Epidemic Spread of a Lesion-Forming PlantPathogen – Analysis of a Mechanistic Model with Infinite Age Structure

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Journal of Linear Algebra and Applications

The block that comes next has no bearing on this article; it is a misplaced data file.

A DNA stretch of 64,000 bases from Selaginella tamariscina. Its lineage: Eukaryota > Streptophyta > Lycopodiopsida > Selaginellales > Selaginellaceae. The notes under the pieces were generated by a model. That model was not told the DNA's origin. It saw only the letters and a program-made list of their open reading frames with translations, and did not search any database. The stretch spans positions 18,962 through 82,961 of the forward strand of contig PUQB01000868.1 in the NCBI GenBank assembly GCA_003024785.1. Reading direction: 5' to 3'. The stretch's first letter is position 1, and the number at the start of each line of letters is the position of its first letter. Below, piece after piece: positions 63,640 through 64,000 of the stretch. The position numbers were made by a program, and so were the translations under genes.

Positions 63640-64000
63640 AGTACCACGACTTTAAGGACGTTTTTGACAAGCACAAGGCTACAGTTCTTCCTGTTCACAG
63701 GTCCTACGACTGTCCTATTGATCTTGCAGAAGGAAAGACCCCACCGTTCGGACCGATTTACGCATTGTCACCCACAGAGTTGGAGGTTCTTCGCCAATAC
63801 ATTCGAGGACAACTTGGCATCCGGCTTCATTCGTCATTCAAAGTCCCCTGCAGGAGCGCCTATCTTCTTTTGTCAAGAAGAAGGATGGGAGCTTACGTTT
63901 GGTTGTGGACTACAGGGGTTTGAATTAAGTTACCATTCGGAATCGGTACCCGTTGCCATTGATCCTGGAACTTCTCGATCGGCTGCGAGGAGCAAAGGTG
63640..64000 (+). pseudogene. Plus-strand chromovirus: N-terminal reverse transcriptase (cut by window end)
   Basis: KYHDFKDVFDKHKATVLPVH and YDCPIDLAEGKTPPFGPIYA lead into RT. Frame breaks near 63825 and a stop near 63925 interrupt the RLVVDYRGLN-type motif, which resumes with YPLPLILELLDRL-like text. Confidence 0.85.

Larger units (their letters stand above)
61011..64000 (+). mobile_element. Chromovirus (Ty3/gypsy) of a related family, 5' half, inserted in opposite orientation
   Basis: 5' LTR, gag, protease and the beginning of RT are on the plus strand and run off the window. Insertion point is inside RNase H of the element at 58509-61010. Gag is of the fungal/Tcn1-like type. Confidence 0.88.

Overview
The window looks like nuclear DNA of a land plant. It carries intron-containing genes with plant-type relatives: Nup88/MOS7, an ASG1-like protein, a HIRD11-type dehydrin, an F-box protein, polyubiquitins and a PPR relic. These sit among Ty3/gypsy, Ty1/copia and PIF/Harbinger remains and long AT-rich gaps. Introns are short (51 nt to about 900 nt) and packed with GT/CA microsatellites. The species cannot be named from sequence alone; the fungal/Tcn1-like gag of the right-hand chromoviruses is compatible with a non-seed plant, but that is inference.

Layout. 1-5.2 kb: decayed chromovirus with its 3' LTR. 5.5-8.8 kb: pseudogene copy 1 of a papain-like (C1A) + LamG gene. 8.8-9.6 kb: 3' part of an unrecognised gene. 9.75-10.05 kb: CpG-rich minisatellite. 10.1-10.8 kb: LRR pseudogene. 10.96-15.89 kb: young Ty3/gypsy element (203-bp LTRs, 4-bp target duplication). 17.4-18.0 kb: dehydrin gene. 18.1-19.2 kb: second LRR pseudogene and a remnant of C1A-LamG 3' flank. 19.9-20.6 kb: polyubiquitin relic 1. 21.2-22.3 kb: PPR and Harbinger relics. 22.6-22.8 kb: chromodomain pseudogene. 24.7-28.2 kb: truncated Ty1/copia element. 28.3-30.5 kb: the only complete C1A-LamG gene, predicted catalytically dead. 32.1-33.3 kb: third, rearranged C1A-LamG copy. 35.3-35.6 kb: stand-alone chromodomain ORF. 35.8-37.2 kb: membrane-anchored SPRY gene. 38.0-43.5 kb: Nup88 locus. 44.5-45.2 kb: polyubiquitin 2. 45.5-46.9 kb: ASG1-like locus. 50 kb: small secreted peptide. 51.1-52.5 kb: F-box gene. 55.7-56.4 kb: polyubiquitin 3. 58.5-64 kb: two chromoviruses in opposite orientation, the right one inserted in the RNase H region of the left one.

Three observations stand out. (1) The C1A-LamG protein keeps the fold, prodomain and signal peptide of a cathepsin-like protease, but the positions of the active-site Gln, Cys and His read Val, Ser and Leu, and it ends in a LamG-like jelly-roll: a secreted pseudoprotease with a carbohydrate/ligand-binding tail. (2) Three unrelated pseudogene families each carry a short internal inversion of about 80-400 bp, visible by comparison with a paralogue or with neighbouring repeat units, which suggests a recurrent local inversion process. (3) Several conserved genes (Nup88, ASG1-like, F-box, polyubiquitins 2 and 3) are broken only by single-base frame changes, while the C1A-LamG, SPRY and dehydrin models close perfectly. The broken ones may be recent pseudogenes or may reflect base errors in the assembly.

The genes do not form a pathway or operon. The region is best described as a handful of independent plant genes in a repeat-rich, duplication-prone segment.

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In many invasive species the number of invading individuals is proportional to the time since the population has established (its ‘age’), not its density. Examples include plant diseases which spread via lesions, which grow on leaves with time and produce ever-increasing amounts of infective material. In this paper, a Leslie matrix model is developed to represent the age structure and reproductive potential due to lesions, particularly for mycelial colonies associated with fungal plant pathogens. Lesion size (and therefore age) is bounded by leaf size, which can be quite large, leading to large matrices. The production of new mycelial colonies is affected by dispersal of spores from the reproductive age-classes of existing colonies, so that dispersal must be included in the matrix model by convolution operators. The infinite-dimensional version of the model is more tractable than the large, finite models, and is used to determine an upper bound on rates of invasion. The model is applied to model the life history of the oömycete Phytophthora infestans, causal agent of potato late blight disease. It is shown that the infinite-dimensional model closely predicts behavior of finite-dimensional models, cut off at certain age-classes of lesions because of finite leaf size. Surprisingly, the infinite-dimensional model is more tractable than finite-dimensional model versions, yielding robust results for practical situations.